Bach: Psalm 51, Cantata No. 82 - Les Violons du Roy/Labadie

Bach: Psalm 51, Cantata No. 82 - Les Violons du Roy/Labadie

ATMA Classique  SACD22342

Stereo/Multichannel Hybrid

Classical - Vocal

Bach: Psalm 51 (on the Stabat Mater of Pergolesi), Cantata No. 82

Karina Gauvin (soprano)
Daniel Taylor (alto)
Les Violons du Roy
Bernard Labadie (director)

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Reviews (1)

Review by John Miller - December 9, 2008

In 1746/47 JS Bach acquired a copy of what was, for him, a very modern piece - Pergolesi's 'Stabat Mater', which had become a popular hit after its first performance shortly before the premature death of its composer. He set about making a parody of it, transferring the music to a new text, a paraphrase of the Lutheran Miserere of Psalm 51, possibly written by himself. As usual when Bach made such arrangements, he was careful to preserve the spirit of the music, in this case enriching and incorporating Pergolesi's near-'galant' style into his own high Baroque contrapuntal scheme. The continuo was made richer, and the viola part, which in the original merely doubled the cello and bass, was liberated to play an independant and often prominent soloistic part. This reminds us that Bach, like Mozart after him, loved to play the viola in chamber music, because it put him at the heart of the music.

Atma have paired the little-known Psalm 51 (it was only fairly relatively recently discovered in several parts and reconstructed) with one of Bach's most popular works, the Cantata 'Ich habe genug'. It is an apt pairing, because both of these works deal in depth with human suffering and joy at the prospect of redemption. Conductor Bernard Labadie, soprano Katerina Gauvin and countertenor Daniel Taylor, as well as being Baroque specialists, all have considerable operatic experience and artistry, which is put to very good use in their superb performances. Together, these musicians draw emotions of utmost suffering and radiant joy from the often tearful text.

In Psalm 51, Labadie thankfully takes a briskly moving pace. No moribund dragging as in so many renditions of the Stabat Mater. Fortified by his own fine recording of the Pergolesi original for Dorian, the performance has an inevitable sweep and flow which emphases the human drama most movingly. The soloist's voices match very well, the soprano part often lying in the mezzo range when duetting with the countertenor. Members of Les Violons du Roy, a small string band who play on modern instruments but with baroque bows, play with exceptionally vibrant tone and perfect articulation, complementing the light and shade of the soloists' lines. The warm, resinous tone of the viola gives particular Italianate pleasure in this work, beautifully played as are the violin solos.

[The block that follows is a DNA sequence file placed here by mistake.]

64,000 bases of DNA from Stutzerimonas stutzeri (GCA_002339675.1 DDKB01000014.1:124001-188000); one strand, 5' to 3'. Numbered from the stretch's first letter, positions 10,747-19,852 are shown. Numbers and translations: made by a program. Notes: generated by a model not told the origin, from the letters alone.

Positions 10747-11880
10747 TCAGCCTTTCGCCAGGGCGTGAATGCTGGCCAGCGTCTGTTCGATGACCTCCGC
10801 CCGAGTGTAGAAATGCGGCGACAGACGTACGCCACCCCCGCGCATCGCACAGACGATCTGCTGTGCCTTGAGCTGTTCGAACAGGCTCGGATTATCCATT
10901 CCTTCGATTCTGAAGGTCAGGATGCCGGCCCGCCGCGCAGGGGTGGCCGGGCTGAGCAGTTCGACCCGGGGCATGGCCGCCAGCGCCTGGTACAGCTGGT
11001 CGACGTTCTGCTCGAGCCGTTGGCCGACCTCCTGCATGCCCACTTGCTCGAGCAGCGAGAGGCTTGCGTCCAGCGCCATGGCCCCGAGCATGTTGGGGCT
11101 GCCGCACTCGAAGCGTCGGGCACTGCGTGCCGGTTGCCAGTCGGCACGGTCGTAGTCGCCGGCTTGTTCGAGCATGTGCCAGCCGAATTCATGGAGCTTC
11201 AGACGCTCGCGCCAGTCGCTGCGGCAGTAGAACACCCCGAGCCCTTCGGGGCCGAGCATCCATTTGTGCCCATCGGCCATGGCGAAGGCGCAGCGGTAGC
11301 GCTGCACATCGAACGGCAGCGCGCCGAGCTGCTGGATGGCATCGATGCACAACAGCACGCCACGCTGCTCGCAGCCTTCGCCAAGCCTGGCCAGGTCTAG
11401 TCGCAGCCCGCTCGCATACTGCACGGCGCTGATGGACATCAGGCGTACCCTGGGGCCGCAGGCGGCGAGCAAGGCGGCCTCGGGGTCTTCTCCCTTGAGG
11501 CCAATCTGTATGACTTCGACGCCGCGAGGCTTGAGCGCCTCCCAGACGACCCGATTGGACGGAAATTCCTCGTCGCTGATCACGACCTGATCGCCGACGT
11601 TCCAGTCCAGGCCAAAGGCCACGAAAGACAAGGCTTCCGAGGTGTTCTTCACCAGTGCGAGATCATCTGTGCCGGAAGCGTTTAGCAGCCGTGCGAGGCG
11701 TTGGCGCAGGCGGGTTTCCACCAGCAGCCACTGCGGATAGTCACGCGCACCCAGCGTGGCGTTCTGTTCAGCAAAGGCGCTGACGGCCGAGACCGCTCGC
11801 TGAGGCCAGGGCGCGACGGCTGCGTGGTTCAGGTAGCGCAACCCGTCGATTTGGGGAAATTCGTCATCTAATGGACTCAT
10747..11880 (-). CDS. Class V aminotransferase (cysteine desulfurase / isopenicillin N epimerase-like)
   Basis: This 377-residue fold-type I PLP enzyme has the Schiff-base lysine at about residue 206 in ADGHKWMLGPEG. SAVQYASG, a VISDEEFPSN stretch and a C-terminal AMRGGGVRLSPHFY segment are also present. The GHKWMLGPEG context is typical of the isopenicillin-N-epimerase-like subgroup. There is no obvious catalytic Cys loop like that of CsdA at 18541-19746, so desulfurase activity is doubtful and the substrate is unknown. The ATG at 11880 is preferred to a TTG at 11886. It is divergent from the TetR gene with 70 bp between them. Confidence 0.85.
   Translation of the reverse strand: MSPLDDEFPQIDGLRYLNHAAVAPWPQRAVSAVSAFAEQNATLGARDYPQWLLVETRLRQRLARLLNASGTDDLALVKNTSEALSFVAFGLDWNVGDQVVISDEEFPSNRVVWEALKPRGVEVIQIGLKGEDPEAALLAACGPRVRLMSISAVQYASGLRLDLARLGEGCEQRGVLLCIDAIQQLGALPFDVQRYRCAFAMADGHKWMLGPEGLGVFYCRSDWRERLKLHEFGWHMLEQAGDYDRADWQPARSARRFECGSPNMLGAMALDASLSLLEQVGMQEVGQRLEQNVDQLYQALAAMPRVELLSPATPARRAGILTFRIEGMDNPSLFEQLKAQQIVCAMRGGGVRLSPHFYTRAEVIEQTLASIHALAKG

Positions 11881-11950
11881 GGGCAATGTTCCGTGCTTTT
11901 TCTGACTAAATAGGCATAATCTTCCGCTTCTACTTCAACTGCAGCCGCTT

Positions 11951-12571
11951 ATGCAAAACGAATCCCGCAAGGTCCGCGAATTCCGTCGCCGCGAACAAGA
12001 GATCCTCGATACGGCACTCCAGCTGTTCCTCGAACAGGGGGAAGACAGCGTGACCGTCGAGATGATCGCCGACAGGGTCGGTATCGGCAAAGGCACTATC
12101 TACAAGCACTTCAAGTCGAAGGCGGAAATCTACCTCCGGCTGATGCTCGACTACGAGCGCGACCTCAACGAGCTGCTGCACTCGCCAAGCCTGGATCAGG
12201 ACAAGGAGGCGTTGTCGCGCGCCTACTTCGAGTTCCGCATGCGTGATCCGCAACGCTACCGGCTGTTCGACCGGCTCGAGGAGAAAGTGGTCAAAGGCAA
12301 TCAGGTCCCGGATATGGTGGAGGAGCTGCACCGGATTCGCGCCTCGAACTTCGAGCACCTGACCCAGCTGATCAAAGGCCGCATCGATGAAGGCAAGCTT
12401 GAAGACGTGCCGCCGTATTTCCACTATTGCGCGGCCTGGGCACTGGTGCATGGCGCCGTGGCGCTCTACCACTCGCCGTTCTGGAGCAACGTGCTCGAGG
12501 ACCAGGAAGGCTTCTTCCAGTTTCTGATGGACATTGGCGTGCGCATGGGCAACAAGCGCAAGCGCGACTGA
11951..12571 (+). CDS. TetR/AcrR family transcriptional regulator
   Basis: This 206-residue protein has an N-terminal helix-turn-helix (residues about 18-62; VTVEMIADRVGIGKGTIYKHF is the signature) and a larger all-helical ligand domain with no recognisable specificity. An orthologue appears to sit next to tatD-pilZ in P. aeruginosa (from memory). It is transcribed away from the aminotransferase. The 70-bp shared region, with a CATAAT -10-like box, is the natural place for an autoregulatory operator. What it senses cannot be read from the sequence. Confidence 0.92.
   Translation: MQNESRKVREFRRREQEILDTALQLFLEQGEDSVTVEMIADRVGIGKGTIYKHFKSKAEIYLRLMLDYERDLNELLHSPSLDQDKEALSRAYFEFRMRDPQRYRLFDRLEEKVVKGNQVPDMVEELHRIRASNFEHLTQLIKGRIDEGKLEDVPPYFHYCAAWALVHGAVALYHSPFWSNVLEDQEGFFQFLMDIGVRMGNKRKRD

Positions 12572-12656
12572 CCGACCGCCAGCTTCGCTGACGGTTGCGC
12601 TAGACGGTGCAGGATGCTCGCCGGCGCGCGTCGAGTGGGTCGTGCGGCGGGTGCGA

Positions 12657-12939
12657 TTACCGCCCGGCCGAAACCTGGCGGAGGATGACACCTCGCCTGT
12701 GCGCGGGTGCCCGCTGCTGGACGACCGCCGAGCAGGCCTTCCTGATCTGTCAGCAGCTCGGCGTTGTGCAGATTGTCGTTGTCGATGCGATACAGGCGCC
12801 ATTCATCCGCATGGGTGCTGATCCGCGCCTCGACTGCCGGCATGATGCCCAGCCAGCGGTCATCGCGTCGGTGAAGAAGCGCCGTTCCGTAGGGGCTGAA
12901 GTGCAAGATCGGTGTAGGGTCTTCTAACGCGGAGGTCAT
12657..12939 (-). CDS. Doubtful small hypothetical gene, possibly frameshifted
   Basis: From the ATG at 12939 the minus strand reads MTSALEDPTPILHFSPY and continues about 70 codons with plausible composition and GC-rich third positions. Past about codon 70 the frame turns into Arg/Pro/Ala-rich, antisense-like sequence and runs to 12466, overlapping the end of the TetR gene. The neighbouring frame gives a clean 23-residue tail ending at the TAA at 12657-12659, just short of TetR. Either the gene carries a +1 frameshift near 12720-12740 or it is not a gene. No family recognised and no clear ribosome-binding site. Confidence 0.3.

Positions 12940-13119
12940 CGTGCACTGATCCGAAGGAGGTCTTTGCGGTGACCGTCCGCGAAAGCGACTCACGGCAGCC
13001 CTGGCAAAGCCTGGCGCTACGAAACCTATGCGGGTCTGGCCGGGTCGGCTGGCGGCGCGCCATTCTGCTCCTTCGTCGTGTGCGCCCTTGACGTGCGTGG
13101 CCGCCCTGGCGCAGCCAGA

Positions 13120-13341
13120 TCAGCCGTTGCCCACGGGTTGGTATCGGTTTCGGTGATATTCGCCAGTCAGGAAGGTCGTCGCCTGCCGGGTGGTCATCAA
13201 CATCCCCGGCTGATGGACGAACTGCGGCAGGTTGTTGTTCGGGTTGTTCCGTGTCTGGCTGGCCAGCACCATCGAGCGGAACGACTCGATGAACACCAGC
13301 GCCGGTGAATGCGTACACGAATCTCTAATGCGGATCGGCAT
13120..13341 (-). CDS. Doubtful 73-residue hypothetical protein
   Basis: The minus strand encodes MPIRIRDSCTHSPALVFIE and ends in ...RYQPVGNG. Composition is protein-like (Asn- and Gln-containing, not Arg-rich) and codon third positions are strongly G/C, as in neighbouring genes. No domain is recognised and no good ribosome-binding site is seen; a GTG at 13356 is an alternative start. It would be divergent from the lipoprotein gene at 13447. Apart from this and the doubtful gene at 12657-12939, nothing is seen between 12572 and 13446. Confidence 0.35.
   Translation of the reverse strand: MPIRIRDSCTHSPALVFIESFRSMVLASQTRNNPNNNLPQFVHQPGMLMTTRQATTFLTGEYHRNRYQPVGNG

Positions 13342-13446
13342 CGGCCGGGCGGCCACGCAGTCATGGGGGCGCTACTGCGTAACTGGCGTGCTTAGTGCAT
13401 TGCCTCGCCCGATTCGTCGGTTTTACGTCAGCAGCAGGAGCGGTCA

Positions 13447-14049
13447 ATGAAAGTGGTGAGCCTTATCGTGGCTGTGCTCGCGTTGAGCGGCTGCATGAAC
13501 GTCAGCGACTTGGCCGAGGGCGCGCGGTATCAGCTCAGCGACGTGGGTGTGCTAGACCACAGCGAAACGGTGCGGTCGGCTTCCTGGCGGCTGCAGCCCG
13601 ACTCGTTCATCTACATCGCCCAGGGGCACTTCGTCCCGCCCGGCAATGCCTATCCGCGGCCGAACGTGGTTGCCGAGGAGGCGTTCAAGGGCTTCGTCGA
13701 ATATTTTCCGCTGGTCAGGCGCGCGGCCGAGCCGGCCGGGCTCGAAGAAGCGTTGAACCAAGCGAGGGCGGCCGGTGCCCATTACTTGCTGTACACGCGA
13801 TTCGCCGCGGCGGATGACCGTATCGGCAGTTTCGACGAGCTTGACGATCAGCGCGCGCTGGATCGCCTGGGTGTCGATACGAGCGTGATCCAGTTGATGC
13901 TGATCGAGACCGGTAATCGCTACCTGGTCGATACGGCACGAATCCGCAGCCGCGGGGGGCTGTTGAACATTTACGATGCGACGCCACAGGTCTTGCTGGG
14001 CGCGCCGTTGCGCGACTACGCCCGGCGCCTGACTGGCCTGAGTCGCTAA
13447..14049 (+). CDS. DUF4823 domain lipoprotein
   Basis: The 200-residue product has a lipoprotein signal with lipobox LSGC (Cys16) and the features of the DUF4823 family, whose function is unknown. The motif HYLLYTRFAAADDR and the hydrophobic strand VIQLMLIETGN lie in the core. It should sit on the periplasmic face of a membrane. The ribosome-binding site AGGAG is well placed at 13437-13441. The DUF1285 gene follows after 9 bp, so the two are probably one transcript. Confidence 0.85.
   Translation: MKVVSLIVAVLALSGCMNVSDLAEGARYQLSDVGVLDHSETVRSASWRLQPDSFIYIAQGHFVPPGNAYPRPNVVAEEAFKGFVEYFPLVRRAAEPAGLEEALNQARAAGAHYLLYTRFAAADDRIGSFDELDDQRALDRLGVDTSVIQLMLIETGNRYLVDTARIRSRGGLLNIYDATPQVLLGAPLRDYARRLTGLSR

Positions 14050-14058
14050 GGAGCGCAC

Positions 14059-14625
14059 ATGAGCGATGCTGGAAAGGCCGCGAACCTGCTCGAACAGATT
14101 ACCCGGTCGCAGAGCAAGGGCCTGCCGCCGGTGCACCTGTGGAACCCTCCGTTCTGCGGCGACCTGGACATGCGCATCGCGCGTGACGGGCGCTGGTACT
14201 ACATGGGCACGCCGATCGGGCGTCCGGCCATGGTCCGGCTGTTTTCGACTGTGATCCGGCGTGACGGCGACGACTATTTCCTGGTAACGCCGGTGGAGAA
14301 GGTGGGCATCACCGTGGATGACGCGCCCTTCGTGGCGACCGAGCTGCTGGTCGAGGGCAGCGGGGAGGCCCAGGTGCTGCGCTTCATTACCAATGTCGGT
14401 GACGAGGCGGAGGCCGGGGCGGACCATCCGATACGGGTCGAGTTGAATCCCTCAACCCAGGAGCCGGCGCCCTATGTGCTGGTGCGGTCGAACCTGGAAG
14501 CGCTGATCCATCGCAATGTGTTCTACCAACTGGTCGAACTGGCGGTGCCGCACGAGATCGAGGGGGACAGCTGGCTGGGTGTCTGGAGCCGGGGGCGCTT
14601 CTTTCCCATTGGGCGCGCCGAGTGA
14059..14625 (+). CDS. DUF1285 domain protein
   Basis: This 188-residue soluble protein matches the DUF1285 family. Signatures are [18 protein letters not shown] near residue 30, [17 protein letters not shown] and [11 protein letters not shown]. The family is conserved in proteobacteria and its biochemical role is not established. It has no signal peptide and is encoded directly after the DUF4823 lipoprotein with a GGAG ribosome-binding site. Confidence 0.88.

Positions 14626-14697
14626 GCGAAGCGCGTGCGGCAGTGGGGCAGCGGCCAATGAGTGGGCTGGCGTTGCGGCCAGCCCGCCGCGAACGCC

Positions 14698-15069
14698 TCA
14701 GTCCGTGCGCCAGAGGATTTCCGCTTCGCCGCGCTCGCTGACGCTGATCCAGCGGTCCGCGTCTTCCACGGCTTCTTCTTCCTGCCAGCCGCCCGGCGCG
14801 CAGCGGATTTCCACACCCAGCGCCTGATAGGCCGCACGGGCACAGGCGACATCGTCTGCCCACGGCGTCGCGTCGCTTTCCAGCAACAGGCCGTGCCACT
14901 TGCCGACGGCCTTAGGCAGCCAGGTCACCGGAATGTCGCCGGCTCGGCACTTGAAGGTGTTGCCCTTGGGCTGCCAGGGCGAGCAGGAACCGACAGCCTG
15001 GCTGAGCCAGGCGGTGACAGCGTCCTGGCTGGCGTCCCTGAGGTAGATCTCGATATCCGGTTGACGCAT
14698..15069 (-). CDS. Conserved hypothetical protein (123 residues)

'Ich habe genug' was one of Bach's own favourites amongst his cantatas, and he made no less than four versions of it for various solo and instrumental combinations. Labadie has opted to fuse two of the options, producing the present one for soprano and transverse flute. Karina Gauvin is in exceptional form here, producing one of the most moving and sensitive recordings available. She floats her lines seemingly without breath, inflecting them with nuances and word-painting which are breathaking. In the famous aria 'Schlummert ein', she uses ravishing half-tone in her lilting lullaby, and varies the repeating refrain with great subtlety. Certainly the flautist, Marie-Andrée Benny, should have been billed on the front cover - her solo work with Gauvin is unforgettable.

Atma provide a vibrantly warm and detailed recording in a hall rather than a resonant church, with a most effective balance which places the singers amongst the band rather than being spotlighted. The insert notes in French, English and German are helpful and clear, well-laid out and illustrated.

I have no doubt that this is an exceptionally fine disc, probably surpassing existing recordings of both works. Bach-lovers simply must hear it.

Copyright © 2008 John Miller and


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